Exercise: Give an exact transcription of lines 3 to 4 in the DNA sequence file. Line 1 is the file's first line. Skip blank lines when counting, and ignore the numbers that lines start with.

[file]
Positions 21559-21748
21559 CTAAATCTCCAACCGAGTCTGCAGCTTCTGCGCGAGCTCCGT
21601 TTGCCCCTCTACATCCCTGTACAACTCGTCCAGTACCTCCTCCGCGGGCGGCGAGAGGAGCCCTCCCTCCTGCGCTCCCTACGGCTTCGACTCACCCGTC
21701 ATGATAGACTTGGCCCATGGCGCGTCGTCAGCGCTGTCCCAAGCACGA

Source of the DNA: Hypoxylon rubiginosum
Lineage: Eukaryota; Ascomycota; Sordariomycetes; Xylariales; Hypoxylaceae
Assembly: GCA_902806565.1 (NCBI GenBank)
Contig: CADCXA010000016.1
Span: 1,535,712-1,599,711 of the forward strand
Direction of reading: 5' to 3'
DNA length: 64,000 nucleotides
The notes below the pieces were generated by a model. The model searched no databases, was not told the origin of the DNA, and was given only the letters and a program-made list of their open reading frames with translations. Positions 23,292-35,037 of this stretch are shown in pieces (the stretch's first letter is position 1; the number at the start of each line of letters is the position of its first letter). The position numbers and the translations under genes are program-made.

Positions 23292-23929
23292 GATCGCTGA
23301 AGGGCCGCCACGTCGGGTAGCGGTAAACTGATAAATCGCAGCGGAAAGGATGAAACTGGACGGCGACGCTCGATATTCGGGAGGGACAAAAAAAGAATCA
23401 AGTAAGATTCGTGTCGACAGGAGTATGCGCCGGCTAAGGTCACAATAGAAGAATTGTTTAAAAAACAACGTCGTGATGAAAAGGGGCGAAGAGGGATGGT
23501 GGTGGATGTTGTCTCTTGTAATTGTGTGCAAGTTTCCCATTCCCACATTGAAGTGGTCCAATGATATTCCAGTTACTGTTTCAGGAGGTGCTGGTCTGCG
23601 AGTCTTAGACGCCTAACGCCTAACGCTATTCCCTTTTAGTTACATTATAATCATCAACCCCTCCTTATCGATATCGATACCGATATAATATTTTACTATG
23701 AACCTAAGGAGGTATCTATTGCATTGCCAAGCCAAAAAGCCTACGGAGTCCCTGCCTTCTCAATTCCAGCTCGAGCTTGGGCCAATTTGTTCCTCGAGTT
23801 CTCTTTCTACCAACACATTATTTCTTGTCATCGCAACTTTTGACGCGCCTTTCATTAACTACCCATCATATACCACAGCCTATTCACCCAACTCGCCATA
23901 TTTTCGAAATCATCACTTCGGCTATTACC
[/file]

21601 TTGCCCCTCTACATCCCTGTACAACTCGTCCAGTACCTCCTCCGCGGGCGGCGAGAGGAGCCCTCCCTCCTGCGCTCCCTACGGCTTCGACTCACCCGTC
21701 ATGATAGACTTGGCCCATGGCGCGTCGTCAGCGCTGTCCCAAGCACGA